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# Blitting With AS3: Removing a Bitmap's Background Color

Today, you will learn how to remove the background color from a sprite sheet using AS3, and blit the result to a bitmap canvas. Read on to learn more!

## Final Result Preview

Let's take a look at the final result we will be working towards:

## Step 1: Drawing the Spritesheet

So, it is time to draw your spritesheet. Open up your favourite 'pixel-art' program and create an image of 128x128 and give it a background colour of '#e731f2' which is a nice purple colour!

This is my amazing artwork:

Save your image somewhere organised and let us continue!

## Step 2: Importing the Sprite Sheet

Now, I'm call this a sprite sheet even though it is just one image. A 'sprite sheet' usually consists of more than one sprite but we can imagine we have more, right?

Anyway, if you are using Flash CS4 or higher, simply import your image via File | Import | Import to Library:

If you are using any other AS3 IDE, I have included the SWC file so you should probably skip this step. If you wish to embed your own images, I'm sure that your IDE of choice will have this feature.

## Step 3: Exporting the Sprite Sheet

We have now got our sprite sheet in the Library; we should really make it into a Class.

Right-click the image in the library and select 'Properties'. Give the image the following properties:

Hit OK. If you get a warning, just ignore it; it does not matter here.

## Step 4: Creating the Document Class

If you're not familiar with the concept of a document class, check out this Quick Tip before reading further.

Create a new 'ActionScript 3.0 Class' and give it the name 'Main'. When the file has been created, save it as 'Main.as'.

This code should be placed in our new Class:

We are not done yet, however! If you are using the Flash IDE, navigate to the 'Properties Panel' and set the 'Document Class' to 'Main'. If you are wondering what that does, it means that when your application/game is run by the Flash Player, Main.as will be the class that's linked to the SWF itself. Cool, huh?

Run the program; if you get no errors then you should be good to go!

## Step 5: Creating the Canvas

Before we do any blitting, we will first need to make a canvas to blit onto. If you are unsure of the term Blitting or would like to learn more about it, please take a look at this tutorial.

Now, we will declare a new Bitmap variable, to which we will blit (copy) the image.

After we have done this, we will add a function called Initialize() which will allow us to set everything up neatly:

Let us create the function now:

We are still not finished however, as we still have to add the imports:

Run the program; if it has a black background, it worked!

## Step 6: Initializing the SpriteSheet

Firstly, we will need to make a new variable of type SpriteSheet - which was the Class for the image we imported earlier, remember?

We shall then initialize it:

Run the program and you should see nothing; let's fix that right away!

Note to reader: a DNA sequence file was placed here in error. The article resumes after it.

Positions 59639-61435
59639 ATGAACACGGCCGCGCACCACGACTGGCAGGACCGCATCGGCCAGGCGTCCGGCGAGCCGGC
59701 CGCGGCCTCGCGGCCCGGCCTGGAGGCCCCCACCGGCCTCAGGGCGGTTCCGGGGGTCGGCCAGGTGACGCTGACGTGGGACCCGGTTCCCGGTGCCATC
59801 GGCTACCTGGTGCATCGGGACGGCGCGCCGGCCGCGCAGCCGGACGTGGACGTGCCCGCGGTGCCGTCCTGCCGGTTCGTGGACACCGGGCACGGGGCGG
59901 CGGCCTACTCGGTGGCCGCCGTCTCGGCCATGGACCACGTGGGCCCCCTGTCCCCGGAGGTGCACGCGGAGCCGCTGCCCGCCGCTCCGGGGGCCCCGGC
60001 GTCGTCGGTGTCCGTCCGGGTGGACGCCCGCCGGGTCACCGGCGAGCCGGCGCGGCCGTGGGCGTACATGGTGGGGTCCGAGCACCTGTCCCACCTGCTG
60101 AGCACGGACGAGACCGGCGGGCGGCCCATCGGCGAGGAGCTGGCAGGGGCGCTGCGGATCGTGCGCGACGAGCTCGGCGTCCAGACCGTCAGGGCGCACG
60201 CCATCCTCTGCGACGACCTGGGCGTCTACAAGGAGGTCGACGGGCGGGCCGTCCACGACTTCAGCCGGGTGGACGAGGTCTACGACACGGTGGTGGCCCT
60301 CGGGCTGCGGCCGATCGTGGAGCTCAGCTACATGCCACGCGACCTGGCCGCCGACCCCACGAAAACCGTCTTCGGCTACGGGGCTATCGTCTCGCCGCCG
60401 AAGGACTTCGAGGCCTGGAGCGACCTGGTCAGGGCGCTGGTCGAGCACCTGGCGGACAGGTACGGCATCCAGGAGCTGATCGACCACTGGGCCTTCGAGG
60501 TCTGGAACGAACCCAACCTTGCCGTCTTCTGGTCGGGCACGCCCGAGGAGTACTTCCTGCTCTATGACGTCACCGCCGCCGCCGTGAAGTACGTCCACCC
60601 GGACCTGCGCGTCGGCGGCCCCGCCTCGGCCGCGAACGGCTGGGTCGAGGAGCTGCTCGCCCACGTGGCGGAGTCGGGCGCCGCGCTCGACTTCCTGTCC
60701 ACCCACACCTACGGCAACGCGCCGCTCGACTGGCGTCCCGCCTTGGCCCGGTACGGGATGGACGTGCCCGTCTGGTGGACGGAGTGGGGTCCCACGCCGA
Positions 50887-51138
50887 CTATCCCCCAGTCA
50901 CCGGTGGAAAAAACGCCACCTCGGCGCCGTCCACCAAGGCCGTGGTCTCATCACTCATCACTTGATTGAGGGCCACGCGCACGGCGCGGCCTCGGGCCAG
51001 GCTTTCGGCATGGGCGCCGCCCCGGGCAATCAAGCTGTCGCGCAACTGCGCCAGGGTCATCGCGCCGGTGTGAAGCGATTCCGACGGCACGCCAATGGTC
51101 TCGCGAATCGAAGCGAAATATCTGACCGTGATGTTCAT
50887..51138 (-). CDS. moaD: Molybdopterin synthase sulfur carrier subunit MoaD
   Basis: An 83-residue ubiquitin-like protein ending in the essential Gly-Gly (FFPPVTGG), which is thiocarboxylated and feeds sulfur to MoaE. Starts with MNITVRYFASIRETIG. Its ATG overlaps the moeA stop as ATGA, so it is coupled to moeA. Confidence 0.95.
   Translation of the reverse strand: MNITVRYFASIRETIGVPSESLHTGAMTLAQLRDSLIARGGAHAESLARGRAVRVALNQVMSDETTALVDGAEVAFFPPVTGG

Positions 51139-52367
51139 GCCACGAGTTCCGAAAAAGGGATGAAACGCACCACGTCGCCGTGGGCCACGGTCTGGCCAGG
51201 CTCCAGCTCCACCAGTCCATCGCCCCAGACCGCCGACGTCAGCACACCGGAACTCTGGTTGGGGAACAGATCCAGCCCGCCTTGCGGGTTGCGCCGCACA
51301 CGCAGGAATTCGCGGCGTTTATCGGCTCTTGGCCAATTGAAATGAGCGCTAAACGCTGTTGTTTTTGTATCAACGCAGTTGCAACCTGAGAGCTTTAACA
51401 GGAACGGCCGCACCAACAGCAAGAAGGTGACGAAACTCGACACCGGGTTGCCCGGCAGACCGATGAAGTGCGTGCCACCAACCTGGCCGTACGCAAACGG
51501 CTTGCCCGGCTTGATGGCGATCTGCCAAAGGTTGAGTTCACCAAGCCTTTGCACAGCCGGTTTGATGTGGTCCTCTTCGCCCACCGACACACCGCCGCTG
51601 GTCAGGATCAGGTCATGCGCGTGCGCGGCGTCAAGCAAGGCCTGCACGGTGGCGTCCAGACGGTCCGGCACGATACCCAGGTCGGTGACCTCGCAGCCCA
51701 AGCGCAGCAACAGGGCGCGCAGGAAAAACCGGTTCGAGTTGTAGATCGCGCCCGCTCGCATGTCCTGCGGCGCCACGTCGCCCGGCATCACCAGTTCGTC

## Step 7: Updating the Program

Now we need to add an ENTER_FRAME event. This will allow the program to update 24 times a second (24 FPS) in our case.

In the Main() function, add the following line:

Now we need to make the Update() function. Add this function after the other functions:

Don't forget the imports:

Now we are ready to do some blitting!

## Step 8: Blitting

Here comes the interesting part!

Alright, so what we want to do is:

• Clear the canvas.
• Blit the image and remove the background colour.

In the update function, type the following code:

If you run this, you will get your image on the canvas! However, this is not just what we are aiming for as we wish to remove that background colour from the image.

I shall explain some of the code above first:

• canvas.bitmapData.lock(); - This line optimizes the blitting and it is a good habit to type it most of the time!
• canvas.bitmapData.fillRect(); - This line clears the canvas by filling it with a Black colour.
• canvas.bitmapData.copyPixels(); - Not very useful in our situation but copies all the pixels from part of an image.
• canvas.bitmapData.unlock(); - This works with lock() to optimize the process.

Now you should have this on the screen...

Yes, I know, you are probably right. I think we should get rid of the purple too...

## Step 9: Removing the Colour

Finally, it's time to remove the purple colour!

What we want to do is check through every pixel; if the pixel is purple, we simply do not copy it to the canvas. To do this, we will make our own function.

Change Update() to the following:

Our new function (CustomBlitting(), which we have not written yet) takes most of the parameters that copyPixels does, along with an extra one: the colour we wish to remove.

Time to write the function. This code may look complicated if you have never done a nested for-loop before. The way this loop works is basically:

• For every row we have...
• Check every pixel in that row...
• Move to next row down...

Let me explain the getPixel and setPixel, although they should probably be self-explanatory:

• getPixel( x, y ); - This returns the colour of a pixel at the X,Y location.
• setPixel( x, y, color ); - This sets the colour of a pixel to color at the X,Y location of the canvas.

Now if you run the program, it works!

## Step 10: Challenges

I only have one challenge for you to do for this tutorial:

Accept an Array of colours as a parameter and remove any colours from the image that are in the array.

Good luck!

## Conclusion

I hope you have enjoyed this tutorial and have learnt something new today. If you'd like to show me your SWF with the completed challenges, leave a comment below!